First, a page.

Vail Daily columnist Richard Carnes: Now the real debate can begin
October 8, 2012
So you think Romney received a tremendous boost in actual voters after last week’s debate?
Don’t be too sure, and certainly don’t let it go to your conservative head, because my sources tell me it was all a liberal strategy to accomplish two main goals:
• Lull the Republicans into a false sense of security, thus lowering their total voter turnout potential.
• Wake up the previously lulling Democrats from their already existing false sense of security that they were afraid was lowering their total voter turnout potential.
Don’t laugh. It actually might be true. And sure, my sources are about as reliable as a political poll conducted immediately after a stump speech from the exact crowd applauding the speech. But this will prove itself one way or the other a week from today, during the second debate.
Remember how both sides were kissing up to each other all week before the debate?
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“No, you’re great.”
“Well, you’re greater than I am.”
“Oh, no, certainly not. You’re much greater than I am.”
“Aw, shucks. You’re just sayin’ that. I really think you’re the greatest.”
“Well, I think you’re pretty great too, and your hair, I love your hair …”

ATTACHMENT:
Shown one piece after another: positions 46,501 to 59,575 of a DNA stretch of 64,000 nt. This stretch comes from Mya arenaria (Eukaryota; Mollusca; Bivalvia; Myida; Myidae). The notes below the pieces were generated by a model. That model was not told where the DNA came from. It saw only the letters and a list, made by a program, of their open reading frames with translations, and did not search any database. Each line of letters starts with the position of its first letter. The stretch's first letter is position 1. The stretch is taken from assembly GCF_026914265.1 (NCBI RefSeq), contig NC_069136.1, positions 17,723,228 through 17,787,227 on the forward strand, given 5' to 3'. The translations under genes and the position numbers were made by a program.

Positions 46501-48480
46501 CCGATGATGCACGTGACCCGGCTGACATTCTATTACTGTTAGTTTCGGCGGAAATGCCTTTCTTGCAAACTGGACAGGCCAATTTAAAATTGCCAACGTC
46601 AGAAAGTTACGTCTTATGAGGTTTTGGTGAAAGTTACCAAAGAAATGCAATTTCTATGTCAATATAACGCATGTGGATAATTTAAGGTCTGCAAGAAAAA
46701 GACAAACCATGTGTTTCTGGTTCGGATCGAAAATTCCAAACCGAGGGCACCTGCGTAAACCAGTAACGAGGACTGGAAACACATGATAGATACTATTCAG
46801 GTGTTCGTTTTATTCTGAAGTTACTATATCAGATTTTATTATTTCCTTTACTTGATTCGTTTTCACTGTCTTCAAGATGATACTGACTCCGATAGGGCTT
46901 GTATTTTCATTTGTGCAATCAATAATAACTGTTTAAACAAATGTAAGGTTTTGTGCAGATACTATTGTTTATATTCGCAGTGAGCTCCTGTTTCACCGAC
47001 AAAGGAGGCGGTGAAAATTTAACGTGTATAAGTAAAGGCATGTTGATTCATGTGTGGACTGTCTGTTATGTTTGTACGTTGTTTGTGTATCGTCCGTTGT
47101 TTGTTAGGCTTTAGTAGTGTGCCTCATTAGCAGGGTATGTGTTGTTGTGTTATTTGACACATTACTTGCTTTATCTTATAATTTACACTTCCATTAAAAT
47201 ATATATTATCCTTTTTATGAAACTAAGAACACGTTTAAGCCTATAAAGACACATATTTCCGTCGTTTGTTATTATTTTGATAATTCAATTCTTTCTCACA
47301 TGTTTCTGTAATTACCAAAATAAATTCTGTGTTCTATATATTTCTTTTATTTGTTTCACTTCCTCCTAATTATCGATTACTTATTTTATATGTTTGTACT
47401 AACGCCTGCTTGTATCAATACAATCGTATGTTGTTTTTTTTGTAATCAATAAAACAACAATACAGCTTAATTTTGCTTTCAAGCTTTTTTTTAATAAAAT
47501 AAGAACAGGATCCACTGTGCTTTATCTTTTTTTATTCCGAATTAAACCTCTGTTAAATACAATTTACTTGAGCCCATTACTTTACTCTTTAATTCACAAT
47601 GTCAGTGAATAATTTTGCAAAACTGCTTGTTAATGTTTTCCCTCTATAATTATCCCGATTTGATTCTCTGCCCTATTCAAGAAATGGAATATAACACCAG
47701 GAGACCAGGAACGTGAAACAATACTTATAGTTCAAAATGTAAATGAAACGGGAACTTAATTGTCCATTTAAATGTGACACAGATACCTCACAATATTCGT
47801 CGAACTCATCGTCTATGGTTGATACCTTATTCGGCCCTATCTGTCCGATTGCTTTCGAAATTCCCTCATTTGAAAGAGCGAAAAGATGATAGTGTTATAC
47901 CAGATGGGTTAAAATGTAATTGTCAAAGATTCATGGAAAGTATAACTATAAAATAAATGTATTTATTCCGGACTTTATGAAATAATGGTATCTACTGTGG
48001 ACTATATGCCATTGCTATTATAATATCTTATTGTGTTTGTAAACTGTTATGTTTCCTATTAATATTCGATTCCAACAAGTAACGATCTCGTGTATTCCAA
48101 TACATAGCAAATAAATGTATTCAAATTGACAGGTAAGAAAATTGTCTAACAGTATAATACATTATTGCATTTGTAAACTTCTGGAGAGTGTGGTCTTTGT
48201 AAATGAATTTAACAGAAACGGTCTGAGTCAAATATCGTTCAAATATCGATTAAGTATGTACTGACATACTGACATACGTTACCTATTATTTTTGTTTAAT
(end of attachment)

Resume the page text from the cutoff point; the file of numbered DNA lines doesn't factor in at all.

And on and on it went, incessantly, for the entire week leading up to the debate. Look my picture in the eye and tell me you don’t think that was a strategy. It’s an old ruse, and when done correctly, it pays off in spades.
Speaking of debates, since we all are apparently fully aware of the strategic maneuvering that can occur during these staged pretend arguments, think about how you can be directly affected when it comes to Eagle County commissioners and the decisions they make on a weekly basis.
This Thursday at 7 p.m., all five commissioner candidates will be debating at the Homestead Court Club in Edwards.
Yes, they’ve already had a few debates, and yes, the Vail Daily has been asking each candidate a specific question once a week. But we all know there is no such thing as having too much information when it comes to choosing political candidates (post-Kennedy administration, of course).
I hope most of you read the individual profiles last week, and have at least a glimpse into each candidate’s personal history, and their goals for the future. But Thursday night is an opportunity to learn a little bit more before we all start using those mail-in ballots.
There will be a few questions asked by the moderator at the beginning, then written questions will be accepted from the audience. After review, and time permitting, some will certainly be asked and ideally answered by the candidates.
Contrary to conventional wisdom, I’ve never thought “all politics is local,” yet the effects of all policy changes at any level will always either begin or end locally. Like it or not, that is a huge part of what makes a county commissioner position so potentially powerful.
Pay attention, ask questions, understand issues and don’t feel like such an uninformed dork when you vote.
And yes, the Biden-Ryan vice presidential debate will be on the boob tube at the same time. But who really cares about sitting through that nonsense when you can watch our local nonsense live, and possibly even have the question you ask answered?
Richard Carnes of Edwards writes weekly. He can be reached at firstname.lastname@example.org.